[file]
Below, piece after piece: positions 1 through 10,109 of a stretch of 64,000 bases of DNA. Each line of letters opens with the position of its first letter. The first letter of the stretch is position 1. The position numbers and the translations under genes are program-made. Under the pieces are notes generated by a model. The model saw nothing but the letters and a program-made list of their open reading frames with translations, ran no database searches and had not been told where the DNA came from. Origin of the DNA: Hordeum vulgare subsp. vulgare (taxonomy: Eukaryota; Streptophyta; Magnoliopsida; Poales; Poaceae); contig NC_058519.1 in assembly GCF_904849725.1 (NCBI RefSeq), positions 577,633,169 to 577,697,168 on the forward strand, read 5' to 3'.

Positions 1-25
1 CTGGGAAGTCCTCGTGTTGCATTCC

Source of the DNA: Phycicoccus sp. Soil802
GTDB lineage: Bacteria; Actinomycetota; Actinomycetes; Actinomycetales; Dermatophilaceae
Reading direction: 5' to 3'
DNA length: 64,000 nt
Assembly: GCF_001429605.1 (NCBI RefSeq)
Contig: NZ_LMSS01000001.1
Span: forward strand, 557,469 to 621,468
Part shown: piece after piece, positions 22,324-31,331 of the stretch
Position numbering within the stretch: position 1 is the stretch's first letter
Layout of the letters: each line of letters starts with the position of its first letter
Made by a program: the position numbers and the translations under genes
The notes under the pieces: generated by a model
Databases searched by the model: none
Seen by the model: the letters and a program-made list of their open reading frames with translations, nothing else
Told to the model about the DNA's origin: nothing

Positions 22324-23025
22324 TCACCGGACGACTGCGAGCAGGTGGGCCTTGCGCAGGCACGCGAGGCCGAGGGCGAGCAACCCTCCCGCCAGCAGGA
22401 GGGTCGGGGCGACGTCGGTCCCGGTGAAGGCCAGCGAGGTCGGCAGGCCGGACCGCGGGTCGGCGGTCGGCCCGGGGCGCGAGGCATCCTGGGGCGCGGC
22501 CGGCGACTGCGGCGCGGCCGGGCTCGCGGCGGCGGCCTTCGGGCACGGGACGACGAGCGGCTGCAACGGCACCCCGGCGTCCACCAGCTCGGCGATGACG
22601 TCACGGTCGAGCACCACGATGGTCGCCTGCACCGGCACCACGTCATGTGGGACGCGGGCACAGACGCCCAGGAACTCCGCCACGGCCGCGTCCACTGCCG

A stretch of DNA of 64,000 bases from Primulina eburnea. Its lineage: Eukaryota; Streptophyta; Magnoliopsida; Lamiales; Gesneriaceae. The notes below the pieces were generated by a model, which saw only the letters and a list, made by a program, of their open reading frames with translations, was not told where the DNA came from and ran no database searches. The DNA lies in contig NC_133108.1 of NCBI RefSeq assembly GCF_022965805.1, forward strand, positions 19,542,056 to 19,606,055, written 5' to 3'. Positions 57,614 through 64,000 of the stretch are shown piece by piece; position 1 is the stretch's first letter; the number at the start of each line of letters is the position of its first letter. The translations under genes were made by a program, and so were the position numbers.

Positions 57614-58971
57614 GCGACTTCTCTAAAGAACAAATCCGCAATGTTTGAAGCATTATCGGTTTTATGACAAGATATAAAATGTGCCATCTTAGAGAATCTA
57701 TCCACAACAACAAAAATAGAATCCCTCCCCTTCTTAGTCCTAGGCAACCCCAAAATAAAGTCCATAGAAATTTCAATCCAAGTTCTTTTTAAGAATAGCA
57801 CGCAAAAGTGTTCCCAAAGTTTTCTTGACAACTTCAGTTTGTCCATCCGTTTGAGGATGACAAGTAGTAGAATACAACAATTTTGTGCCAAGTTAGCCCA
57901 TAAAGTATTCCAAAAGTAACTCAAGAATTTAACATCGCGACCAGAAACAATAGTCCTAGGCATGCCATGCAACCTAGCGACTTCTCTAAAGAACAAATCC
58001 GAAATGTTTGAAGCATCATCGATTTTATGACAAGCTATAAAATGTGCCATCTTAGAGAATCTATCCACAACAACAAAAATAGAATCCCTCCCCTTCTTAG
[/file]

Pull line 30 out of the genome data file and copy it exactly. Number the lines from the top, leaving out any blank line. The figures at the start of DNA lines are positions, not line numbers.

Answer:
58001 GAAATGTTTGAAGCATCATCGATTTTATGACAAGCTATAAAATGTGCCATCTTAGAGAATCTATCCACAACAACAAAAATAGAATCCCTCCCCTTCTTAG